Date of Award


Document Type


Degree Name

Doctor of Philosophy (PhD)

Legacy Department


Committee Chair/Advisor

Christensen, Kenneth A

Committee Member

Brumaghim , Julia

Committee Member

Temesvari , Lesly A

Committee Member

Chumanov , George


Water transport has been widely studied in a variety of cells and isolated membranes. However, the intrinsic complexity related with the study of intracellular processes has delayed the development of an analytical technique for the study of water transport in subcellular compartments of living cells. This study represents the development and application of a ratiometric fluorescent probe to study water transport in endocytic organelles of intact living cells. The probe is based on the use of a D2O-sensitive fluorophore, Lucifer yellow dextran (LY-dex), together with a D2O-insensitive fluorophore, Alexa fluor 546 dextran (AF546-dex), used as an internal reference. To ensure localization of the dyes into the organelles via pinocytocis and avoid leaking, both dyes are coupled to a high molecular weight (10.000MW) aminodextran
In the first part of the thesis, demonstration of the efficacy of the probe to measure water transport in living cells is shown. In the second part, the probe is used for quantification of water exchange in lysosomes. Finally, the probe is employed to follow kinetics of water exchange in macropinosomes and lysosomes.
It was demonstrated that the probe responds linearly to changes in D2O concentration (% v/v). Inin vitro experiments the probe ratios changed about 0.40 units between 0%v/v and 90% v/v D2O, while in ex vivo experiments the probe ratio changes about 0.20 units over the same concentration range. To probe its applicability, studies of superfusion were conducted with Ringer's Buffer containing D2O over the cells incubating in buffer prepared in H2O. Rapid imaging of the organelles during perfusion experiments allowed the determination of kinetics of water exchange across the membranes of lysosomes in CHO cells.
The probe was also used in the quantification of water exchange in J774.A1 lysosomes. It was observed that J774.A1 lysosomes exchange 67 -41 % of their water content under equilibrium but when the organelles were permeabilized, using 20 microg/ml digitonin solutions in 90% D2O to create an open system, lysosomes exchange the remaining water content.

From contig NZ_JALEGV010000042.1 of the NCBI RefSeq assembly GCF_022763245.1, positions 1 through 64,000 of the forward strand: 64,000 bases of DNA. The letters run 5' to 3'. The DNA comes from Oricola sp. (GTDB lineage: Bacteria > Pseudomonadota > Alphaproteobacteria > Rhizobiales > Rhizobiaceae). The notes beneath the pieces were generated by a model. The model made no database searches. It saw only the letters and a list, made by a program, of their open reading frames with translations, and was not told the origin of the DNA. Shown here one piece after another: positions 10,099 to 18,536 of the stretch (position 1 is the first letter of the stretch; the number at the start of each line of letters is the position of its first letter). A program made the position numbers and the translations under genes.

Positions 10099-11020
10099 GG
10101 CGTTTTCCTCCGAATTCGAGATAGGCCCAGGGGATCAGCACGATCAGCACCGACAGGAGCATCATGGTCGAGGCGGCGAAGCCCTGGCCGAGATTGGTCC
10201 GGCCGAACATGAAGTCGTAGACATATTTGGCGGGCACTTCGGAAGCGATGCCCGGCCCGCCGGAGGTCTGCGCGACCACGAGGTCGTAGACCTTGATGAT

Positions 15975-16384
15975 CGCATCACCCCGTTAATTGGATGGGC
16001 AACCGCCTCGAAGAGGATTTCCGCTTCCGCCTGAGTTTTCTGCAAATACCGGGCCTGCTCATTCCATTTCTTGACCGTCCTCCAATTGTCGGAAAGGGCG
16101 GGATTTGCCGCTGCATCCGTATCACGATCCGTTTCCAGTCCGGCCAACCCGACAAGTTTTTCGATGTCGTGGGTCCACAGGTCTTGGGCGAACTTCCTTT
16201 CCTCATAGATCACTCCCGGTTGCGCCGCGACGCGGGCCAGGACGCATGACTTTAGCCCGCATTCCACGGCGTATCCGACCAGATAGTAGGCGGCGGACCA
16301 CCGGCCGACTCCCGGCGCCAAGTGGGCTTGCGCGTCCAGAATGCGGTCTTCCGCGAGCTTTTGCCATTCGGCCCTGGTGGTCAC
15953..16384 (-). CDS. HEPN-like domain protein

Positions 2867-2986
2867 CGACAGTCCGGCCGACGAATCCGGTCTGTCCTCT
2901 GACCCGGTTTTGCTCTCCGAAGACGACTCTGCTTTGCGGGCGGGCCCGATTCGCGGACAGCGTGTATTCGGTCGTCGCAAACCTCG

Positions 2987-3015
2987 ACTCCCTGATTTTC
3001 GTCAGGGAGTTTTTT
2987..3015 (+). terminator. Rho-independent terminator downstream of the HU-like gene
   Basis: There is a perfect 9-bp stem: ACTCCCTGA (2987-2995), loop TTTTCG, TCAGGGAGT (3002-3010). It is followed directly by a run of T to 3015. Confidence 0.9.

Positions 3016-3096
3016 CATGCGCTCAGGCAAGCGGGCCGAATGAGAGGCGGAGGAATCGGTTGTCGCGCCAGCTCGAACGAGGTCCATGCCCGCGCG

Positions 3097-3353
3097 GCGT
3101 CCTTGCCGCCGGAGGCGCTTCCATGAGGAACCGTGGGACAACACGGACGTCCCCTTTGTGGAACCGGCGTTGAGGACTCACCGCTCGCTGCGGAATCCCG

Taking advantage of the fact that organelles loaded with the fluorescent probe show significant increases in LY-dex fluorescence intensity as D2O from the extracellular solution is exchanged across the organellar membrane, the probe was used to follow the kinetics of water exchange across the membranes of lysosomes and macropinosomes in J774.A1 cells.
It was found that lysosomal water permeability is pH dependent; changing from (6.8 0.2) x 10-3cm/s (mean s.e.m. n=62 cells) to (9.4± 0.5) x 10-4 (mean s.e.m. n=22 cells) following treatment with NH4Cl and (1.3 ± 0.4) x 10-4 (mean s.e.m. n=4 cells) after treatment with Bafilomycin A1. It was also observed that macropinosome membrane permeability increases from (1.2 ±0.6) x 10-3 cm/s (3 min after formation mean s.e.m. n=15 cells) to (5.2 ±0.6) x 10-3 cm/s (after 25 min of formation mean s.e.m. n=15 cells).
Collectively these findings demonstrate the ability of the developed methods for quantification and determination of the kinetics of water exchange in subcellular organelles in living cells. This is the first time that kinetics of water and quantification of water has been measured in organelles under physiological conditions.



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